The new movie is an adaptation of one of her performance art pieces called Things We Don’t Understand and Definitely aren’t Going to Talk About. It is another relationship story, but this time the woman is briefly sidetracked by an affair. July plans on directing and starring in the film again.

The success of Me and You did help secure a better book deal for her short stories. ‘I am living off the advance for the book,’ she says. But the short stories she completed after the film were much harder to write. ‘Those stories were more ambitious. In the earlier stories there is a lot of longing and longing for safety. Those I wrote after the movie don’t really have the same concerns. In general they are about people who have more, who actually have relationships.’

The change in focus may be due to the changes in her own personal life. At the Sundance premier, she met writer/director Mike Mills, whose movie Thumbsucker was also in competition. They have been seeing each other ever since. ‘It is my most significant relationship,’ she says. ‘We’ve been together over two years and usually at this point it is about to end. But this feels like it is just beginning still. It is kind of a remarkable feeling.’

She followed Mills, 41, to LA where they now share a house, although she keeps the bungalow as a separate writing space. Mills is a nine-to-five writer; July likes everything to be unconventional – even work mustn’t seem like work. ‘A big part of the process is keeping the feeling I’m free and I don’t actually have to do anything’. So she goes on long walks to get her creative motor started. ‘It gives you other things to focus on; you have to focus on not running into things. I spend a lot of time feeling like I am not doing anything and then the moment after giving up, I’ll go bam! And put it down and there it is. It is kind of scary.’

Mills is also working on a new film project. The couple do not share ideas on film scripts, although she does show him her fiction and he shares his latest visual work. ‘We’ve learned the hard way that there needs to be a boundary’.

This summer, July will also publish a second book called Learning To Love You More, that will feature her favorite submissions to her website learningtoloveyoumore.com. Anyone can participate in the site. You simply respond to one of the 63 creative tasks, such as writing down a recent argument, taking a picture of an outfit you wore when something significant happened or making a paper replica of your bed. She created the site five years ago with Harrell Fletcher, a professor of art at Portland State University. ‘We were hoping to inspire people to do things for themselves,’ she says. ‘We’ve a couple of essays in the book from people who have participated and it has been life-changing for them. One person who did the life-story assignment wrote that she had two siblings she had never met and then her siblings found her afterwards and they all did a project together.’ The charming thing about July is that despite her many schemes for doing everything differently and being as unique as possible, she manages to walk into the same pitfalls as the rest of us. And somehow she always manages to come off slightly worse, too.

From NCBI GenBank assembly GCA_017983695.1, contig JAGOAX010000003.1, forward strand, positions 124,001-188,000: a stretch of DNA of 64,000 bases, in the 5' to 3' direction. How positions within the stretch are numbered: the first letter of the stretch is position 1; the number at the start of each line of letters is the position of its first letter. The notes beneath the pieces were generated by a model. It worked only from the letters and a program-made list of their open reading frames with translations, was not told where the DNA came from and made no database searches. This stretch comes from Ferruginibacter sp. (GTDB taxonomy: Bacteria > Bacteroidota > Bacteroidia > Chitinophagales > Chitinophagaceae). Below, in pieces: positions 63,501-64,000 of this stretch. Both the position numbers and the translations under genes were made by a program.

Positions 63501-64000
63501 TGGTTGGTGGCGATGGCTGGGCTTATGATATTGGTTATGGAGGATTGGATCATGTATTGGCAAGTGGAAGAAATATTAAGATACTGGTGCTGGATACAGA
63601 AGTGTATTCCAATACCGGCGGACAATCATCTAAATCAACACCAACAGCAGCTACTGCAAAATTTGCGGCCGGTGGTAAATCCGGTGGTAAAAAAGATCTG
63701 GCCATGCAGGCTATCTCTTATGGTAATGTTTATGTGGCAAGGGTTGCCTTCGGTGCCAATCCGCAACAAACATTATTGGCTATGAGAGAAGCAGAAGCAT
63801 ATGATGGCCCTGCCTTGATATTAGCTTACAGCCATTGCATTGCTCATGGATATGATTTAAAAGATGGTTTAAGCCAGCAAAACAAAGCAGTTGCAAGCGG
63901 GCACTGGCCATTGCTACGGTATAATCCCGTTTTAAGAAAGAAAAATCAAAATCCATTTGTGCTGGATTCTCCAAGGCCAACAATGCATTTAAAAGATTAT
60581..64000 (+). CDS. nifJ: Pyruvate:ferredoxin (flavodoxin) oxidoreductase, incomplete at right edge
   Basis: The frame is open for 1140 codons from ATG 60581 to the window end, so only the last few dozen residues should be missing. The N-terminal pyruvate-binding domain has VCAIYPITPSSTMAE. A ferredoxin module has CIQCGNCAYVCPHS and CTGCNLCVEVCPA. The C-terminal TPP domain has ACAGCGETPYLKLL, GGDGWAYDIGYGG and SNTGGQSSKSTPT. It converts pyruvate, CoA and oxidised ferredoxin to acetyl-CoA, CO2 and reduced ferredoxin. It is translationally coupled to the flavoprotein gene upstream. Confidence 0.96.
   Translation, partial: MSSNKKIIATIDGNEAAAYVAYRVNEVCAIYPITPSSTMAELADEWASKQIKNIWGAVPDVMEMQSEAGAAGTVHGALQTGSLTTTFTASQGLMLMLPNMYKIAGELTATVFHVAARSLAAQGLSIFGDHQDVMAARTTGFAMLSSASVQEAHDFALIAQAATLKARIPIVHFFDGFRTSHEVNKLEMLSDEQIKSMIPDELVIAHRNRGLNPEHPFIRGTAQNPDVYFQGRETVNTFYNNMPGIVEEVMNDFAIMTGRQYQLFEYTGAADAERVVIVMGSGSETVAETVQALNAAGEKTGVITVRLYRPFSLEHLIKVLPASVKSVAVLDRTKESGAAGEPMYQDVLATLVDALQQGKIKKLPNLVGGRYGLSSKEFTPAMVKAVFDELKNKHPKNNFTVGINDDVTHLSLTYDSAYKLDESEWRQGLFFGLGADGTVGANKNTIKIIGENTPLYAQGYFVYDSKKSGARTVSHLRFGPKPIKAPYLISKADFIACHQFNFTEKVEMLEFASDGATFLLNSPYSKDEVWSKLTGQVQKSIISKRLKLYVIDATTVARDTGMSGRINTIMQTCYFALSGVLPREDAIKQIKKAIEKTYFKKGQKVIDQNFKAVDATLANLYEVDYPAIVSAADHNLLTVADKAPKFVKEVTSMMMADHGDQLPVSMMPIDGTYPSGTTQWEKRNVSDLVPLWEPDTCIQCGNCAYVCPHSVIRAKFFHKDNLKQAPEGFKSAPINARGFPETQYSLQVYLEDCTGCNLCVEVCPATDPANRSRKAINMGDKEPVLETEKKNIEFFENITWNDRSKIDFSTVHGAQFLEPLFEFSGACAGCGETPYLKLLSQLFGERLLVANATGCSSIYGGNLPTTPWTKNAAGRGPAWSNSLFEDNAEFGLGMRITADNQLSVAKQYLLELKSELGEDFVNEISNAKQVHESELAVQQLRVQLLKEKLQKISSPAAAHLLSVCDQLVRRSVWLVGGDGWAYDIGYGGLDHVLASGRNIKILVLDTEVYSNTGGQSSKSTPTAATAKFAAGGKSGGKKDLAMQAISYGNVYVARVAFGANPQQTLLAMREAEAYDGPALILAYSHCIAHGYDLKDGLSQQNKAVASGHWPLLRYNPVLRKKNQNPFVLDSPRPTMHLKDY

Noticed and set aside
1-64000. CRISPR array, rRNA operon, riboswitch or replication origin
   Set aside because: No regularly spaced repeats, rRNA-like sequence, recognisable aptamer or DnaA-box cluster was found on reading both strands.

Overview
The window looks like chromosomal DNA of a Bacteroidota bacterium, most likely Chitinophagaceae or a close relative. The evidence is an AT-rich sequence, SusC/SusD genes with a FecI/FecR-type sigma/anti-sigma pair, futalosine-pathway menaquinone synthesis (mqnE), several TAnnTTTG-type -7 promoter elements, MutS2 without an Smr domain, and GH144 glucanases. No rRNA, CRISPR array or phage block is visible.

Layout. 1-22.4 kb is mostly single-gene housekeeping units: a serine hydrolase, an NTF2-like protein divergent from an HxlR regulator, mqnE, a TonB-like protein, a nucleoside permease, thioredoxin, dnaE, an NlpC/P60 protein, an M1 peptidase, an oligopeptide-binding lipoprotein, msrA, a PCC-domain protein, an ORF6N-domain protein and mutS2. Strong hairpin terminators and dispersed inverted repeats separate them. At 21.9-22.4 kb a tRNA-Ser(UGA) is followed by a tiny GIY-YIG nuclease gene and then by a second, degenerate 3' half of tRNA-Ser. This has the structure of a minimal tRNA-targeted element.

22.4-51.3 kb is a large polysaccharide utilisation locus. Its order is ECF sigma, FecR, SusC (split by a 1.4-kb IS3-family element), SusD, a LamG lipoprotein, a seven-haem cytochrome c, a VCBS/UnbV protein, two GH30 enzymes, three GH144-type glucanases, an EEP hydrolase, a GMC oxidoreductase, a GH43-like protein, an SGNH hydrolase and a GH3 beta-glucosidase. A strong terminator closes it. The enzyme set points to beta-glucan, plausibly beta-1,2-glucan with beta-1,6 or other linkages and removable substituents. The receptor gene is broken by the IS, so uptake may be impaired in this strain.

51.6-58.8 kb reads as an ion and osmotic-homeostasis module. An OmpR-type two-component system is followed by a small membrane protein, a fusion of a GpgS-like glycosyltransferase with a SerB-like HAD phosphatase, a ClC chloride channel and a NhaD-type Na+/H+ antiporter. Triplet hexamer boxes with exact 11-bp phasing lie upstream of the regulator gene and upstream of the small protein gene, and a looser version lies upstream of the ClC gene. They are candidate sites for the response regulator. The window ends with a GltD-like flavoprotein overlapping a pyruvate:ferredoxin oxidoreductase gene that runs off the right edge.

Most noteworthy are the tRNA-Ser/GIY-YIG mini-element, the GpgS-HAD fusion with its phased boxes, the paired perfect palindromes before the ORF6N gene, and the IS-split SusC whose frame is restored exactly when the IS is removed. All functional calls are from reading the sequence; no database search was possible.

The night before we met she has been up late working on how to slow the deluge of e-mails from her myspace site and her website. ‘I came up with this auto reply that everyone got when they e-mailed me,’ she said. ‘But I set it up wrong and I sent it to every single person in my address book. Including people who haven’t written me in years and ex-boyfriends from 10 years ago. It starts out saying “Thanks for writing. I am too busy to write you back. Here, contact my assistant.” Oh, God!’ The nightmare continued when July emailed herself the auto response to see if it was working. ‘I got in this loop that could’ve generated e-mails forever. Within minutes, I had like 3,000 e-mails from myself, each one longer than the last. My time-saving device was this worm hole,’ which one suspects will soon be fodder for a short story or film script.

© 2007